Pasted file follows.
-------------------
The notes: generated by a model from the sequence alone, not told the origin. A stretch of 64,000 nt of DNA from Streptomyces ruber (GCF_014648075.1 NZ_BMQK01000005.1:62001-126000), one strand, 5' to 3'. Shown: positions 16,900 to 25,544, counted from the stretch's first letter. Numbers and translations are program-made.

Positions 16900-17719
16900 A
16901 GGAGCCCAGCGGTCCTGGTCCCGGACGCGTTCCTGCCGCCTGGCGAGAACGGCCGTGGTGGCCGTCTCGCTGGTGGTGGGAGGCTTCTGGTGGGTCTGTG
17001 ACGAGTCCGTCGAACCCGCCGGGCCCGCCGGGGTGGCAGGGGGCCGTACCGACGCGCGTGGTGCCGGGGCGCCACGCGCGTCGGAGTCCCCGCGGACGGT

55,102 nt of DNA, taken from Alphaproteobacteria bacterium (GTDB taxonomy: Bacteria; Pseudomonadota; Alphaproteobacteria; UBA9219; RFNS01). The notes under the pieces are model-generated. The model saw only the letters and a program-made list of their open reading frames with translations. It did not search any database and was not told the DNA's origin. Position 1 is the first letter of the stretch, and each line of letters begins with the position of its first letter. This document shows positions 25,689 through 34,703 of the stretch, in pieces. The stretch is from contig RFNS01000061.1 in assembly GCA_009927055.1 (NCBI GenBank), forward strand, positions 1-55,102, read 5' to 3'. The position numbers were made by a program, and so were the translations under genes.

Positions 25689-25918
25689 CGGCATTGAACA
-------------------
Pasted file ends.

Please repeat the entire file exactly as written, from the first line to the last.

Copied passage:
The notes: generated by a model from the sequence alone, not told the origin. A stretch of 64,000 nt of DNA from Streptomyces ruber (GCF_014648075.1 NZ_BMQK01000005.1:62001-126000), one strand, 5' to 3'. Shown: positions 16,900 to 25,544, counted from the stretch's first letter. Numbers and translations are program-made.

Positions 16900-17719
16900 A
16901 GGAGCCCAGCGGTCCTGGTCCCGGACGCGTTCCTGCCGCCTGGCGAGAACGGCCGTGGTGGCCGTCTCGCTGGTGGTGGGAGGCTTCTGGTGGGTCTGTG
17001 ACGAGTCCGTCGAACCCGCCGGGCCCGCCGGGGTGGCAGGGGGCCGTACCGACGCGCGTGGTGCCGGGGCGCCACGCGCGTCGGAGTCCCCGCGGACGGT

55,102 nt of DNA, taken from Alphaproteobacteria bacterium (GTDB taxonomy: Bacteria; Pseudomonadota; Alphaproteobacteria; UBA9219; RFNS01). The notes under the pieces are model-generated. The model saw only the letters and a program-made list of their open reading frames with translations. It did not search any database and was not told the DNA's origin. Position 1 is the first letter of the stretch, and each line of letters begins with the position of its first letter. This document shows positions 25,689 through 34,703 of the stretch, in pieces. The stretch is from contig RFNS01000061.1 in assembly GCA_009927055.1 (NCBI GenBank), forward strand, positions 1-55,102, read 5' to 3'. The position numbers were made by a program, and so were the translations under genes.

Positions 25689-25918
25689 CGGCATTGAACA